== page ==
9. A method for providing healthcare information, comprising: determining a user's healthcare literacy; selecting healthcare information from one or more data stores based, at least in part, on said user's healthcare literacy; and providing said healthcare information to said user from said data stores.

10. The method of claim 9, wherein said determining comprises administering a healthcare literacy test to said user.

11. The method of claim 10, wherein said healthcare test is provided to said user by providing at least one or more of a paper document, tablet input, user kiosk, interactive telephonic connection, computer session, or computer internet connection to said user.

12. The method of claim 9, further comprising: receiving additional data about said user.

13. The method of claim 12, wherein said additional data includes at least one or more of psychological or physiological data about said user.

14. The method of claim 13, wherein said data includes at least one or more of an electrocardiograph (“ECG”) data, blood oxygen saturation data, respiration data, blood glucose data, blood pressure data, lung function data, SpO2 saturation data, temperature data, weight data, fat analysis data, heart rate data, patient activity data, symptoms, or overall health data.

15. The method of claim 12, wherein said additional data is received from said user.

16. The method of claim 12, wherein said information is based, at least in part, on said additional data.

17. A machine-readable storage medium containing machine-executable code for instructing a system to operate as follows: determine a user's healthcare literacy; select healthcare information from one or more data stores based, at least in part, on said user's healthcare literacy; and provide said healthcare information to said user from said data stores.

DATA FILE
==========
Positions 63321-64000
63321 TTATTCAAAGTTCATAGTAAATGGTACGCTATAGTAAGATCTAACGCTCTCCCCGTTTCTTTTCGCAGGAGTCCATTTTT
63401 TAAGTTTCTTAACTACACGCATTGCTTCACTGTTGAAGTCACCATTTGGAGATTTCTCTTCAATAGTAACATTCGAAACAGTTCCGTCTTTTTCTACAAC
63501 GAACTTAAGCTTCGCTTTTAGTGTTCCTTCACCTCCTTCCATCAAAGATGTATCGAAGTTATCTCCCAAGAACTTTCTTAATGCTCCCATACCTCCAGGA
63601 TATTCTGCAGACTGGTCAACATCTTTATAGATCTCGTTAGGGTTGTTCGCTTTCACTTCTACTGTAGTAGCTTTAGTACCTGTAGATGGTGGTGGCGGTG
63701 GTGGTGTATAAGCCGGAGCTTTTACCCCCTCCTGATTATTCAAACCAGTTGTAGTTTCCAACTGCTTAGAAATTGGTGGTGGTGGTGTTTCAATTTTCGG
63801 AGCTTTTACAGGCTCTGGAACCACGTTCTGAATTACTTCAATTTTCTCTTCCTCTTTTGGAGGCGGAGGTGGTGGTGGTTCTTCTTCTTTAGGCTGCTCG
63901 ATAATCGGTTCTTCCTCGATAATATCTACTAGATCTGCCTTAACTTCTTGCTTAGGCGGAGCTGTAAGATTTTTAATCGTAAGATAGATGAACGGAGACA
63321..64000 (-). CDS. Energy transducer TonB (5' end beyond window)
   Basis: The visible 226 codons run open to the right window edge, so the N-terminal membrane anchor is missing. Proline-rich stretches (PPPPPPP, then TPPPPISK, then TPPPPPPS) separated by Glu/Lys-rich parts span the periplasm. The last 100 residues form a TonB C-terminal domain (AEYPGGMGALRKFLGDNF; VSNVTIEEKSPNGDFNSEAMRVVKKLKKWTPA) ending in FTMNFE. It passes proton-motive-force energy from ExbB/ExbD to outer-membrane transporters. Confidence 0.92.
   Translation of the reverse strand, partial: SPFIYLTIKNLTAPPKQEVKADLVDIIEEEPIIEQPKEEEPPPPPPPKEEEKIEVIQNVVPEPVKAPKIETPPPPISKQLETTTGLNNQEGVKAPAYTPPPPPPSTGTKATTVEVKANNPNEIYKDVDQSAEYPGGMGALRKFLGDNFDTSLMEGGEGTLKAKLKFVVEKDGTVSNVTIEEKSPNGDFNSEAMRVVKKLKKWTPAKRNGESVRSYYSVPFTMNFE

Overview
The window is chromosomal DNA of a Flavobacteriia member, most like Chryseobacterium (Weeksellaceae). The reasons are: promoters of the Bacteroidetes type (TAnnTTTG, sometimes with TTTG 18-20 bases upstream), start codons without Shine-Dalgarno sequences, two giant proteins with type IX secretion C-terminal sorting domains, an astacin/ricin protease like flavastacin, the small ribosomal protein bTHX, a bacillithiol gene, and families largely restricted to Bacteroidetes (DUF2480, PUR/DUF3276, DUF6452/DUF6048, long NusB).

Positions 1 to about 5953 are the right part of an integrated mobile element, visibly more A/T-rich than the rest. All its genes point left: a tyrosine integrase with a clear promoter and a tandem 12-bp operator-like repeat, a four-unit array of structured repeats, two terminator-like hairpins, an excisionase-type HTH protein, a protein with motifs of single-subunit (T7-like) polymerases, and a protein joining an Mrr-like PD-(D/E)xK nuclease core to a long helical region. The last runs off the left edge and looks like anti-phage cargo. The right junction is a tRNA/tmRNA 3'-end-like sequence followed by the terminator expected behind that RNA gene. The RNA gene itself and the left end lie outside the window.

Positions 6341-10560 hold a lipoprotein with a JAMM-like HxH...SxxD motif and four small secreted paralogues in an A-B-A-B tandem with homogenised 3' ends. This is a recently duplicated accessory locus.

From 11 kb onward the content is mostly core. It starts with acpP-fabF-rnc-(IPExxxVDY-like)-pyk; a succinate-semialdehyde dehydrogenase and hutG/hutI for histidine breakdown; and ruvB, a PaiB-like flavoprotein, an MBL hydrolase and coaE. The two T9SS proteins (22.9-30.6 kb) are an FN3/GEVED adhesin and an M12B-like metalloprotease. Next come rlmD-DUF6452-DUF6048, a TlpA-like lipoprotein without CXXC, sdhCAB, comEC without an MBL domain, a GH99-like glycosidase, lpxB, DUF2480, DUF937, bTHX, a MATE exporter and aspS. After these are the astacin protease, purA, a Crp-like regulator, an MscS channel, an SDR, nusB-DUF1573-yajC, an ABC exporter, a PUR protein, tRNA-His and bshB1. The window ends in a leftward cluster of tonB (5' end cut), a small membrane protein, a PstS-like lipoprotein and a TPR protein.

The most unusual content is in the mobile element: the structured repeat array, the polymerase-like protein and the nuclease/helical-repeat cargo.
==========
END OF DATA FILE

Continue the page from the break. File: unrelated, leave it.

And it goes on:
18. Machine-executable code stored on a machine-readable storage medium, comprising: code for determining a user's healthcare literacy; code for selecting healthcare information from one or more data stores based, at least in part, on said user's healthcare literacy; and code for providing said healthcare information to said user from said data stores.

19. A system for providing subject matter information, comprising: a user interface configurable to interact with a user; a processor configurable to interact with said user through said user interface to determine said user's subject matter literacy; and a memory configurable to contain one or more data stores for providing subject matter information to said user from said data stores based, at least in part, on said user's subject matter literacy.

20. A method for providing subject matter information, comprising: determining a user's subject matter literacy; selecting subject matter information from one or more data stores based, at least in part, on said user's subject matter literacy; and providing said subject matter information to said user from said data stores.

21. A machine-readable storage medium containing machine-executable code for instructing a system to operate as follows: determine a user's subject matter literacy; select subject matter information from one or more data stores based, at least in part, on said user's subject matter literacy; and provide said subject matter information to said user from said data stores.

22. Machine-executable code stored on a machine-readable storage medium, comprising: code for determining a user's subject matter literacy; code for selecting subject matter information from one or more data stores based, at least in part, on said user's subject matter literacy; and code for providing said subject matter information to said user from said data stores.